In 1969, Warner-Reprise released a pretty badass 2-LP comp titled, The 1969 Warner-Reprise Record Show. The Kinks, The Mothers of Invention, The Jimi Hendrix Experience, The Fugs, The Dead, Tull, Neil Young, and Fats Domino all make their prominent appearance. It’s a pretty solid comp; mixing well-known with mysterious obscurity. We paid $0.33 for this double LP, and she’s well worth every last dime.
ABC-Paramount Records: Full color fidelity on a two-tone sleeve. Established in 1955 under the variation, Am-Par Record Corporation (the music collateral of American Broadcasting Company, which was then titled American Broadcasting-Paramount Theaters… the more you know), ABC-Paramount Records was home to some of the most prominent voices (I almost went with paramount) the late 50s and early 60s had to offer. With Fats Domino and Ray Charles leading the pack, other lesser-known artists (just because they’re less known doesn’t make them less than) like Mario Escudero, Sabicas, the Les Djinns Singers and Roy Smeck were given a platform with which to proclaim their love for the gift of music.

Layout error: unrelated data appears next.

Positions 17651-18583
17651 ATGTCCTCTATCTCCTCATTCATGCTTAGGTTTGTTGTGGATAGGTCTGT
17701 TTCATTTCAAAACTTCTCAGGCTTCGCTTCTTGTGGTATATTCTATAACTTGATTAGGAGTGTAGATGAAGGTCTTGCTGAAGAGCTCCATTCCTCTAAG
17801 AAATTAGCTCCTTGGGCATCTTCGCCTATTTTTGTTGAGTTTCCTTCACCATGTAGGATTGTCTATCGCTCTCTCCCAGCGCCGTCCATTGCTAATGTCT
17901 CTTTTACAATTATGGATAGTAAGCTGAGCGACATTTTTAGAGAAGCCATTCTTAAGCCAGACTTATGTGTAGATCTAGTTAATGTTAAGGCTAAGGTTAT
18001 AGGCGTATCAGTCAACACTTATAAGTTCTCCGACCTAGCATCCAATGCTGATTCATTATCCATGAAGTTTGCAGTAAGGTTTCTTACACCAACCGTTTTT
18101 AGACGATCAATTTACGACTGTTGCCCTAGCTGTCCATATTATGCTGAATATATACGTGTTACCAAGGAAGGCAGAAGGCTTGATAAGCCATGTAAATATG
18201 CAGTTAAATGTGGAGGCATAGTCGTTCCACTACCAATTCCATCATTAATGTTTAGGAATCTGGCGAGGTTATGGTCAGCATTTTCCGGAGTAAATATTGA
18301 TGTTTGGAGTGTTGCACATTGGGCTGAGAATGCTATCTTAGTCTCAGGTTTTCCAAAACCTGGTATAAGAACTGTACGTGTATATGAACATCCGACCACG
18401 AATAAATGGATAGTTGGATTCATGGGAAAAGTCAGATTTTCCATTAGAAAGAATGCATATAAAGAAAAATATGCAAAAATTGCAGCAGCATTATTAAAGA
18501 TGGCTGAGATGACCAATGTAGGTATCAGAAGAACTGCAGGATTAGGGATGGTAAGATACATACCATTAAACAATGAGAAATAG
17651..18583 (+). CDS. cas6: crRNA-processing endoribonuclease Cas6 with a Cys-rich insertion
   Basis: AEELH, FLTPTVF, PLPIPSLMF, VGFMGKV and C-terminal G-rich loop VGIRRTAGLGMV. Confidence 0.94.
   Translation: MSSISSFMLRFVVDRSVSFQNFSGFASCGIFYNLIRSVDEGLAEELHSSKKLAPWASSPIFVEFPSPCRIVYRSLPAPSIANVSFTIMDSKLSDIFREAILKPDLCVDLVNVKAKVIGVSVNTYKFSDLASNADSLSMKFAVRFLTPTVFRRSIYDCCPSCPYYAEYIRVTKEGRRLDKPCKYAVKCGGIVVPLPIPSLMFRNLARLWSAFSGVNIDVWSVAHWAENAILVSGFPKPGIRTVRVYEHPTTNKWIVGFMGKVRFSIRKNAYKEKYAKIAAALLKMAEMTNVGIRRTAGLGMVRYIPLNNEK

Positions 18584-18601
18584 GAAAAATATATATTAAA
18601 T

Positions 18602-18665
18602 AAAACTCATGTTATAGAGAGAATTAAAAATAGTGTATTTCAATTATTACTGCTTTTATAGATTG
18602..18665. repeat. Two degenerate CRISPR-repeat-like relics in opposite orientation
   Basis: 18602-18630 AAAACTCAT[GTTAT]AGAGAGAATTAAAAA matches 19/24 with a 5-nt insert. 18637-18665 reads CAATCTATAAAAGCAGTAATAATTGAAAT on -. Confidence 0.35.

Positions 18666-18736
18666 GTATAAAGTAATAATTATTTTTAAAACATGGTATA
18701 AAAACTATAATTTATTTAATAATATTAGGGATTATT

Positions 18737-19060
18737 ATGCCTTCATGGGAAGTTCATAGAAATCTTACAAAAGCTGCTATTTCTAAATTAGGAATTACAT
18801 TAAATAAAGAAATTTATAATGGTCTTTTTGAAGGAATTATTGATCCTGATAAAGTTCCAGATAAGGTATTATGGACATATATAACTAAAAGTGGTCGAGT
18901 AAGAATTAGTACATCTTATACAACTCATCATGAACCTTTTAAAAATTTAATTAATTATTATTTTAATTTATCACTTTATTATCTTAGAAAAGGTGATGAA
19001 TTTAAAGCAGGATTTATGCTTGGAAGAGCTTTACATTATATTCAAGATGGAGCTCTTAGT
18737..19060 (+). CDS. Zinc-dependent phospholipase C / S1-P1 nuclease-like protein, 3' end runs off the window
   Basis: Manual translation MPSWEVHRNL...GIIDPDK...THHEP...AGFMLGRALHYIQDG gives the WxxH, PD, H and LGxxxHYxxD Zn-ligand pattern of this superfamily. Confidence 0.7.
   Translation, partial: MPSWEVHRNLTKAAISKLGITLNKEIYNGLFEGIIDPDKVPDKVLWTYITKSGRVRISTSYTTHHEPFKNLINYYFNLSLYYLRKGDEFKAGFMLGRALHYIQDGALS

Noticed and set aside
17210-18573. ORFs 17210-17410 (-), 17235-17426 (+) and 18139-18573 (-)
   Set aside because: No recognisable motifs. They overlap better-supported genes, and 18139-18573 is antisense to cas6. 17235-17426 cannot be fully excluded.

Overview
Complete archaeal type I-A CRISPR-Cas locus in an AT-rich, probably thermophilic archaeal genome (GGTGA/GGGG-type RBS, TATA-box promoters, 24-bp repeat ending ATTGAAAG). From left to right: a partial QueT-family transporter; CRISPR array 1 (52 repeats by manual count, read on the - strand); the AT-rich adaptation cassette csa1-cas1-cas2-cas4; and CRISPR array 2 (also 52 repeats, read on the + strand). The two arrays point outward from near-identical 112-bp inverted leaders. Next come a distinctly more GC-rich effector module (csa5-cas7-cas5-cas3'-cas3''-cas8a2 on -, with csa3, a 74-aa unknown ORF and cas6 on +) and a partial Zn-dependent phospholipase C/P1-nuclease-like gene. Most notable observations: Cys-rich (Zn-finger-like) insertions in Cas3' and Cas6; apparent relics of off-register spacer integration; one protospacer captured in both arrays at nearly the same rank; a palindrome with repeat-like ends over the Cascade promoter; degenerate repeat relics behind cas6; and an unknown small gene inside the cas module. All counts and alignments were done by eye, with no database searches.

1961 saw the label branching out (far out, man) into the audacious world of Jazz with their subsidiary label, Impulse (featured in the photo above). Home to the likes of Charles Mingus, Max Roach, Duke Ellington, the Milt Jackson Quartet and John Coltrane, Impulse was managed by none other than CTI Records himself, Creed Taylor.
The label was eventually sold to MCA Records in 1979, and the relatively short-lived ABC-Paramount Records was discontinued shortly thereafter. As an aside, MCA Records was absorbed and rebranded as Universal Music Group in 1995, and has become the nation’s largest music corporation. The rest, as they say, is big fish eating little fish history (fishtory?).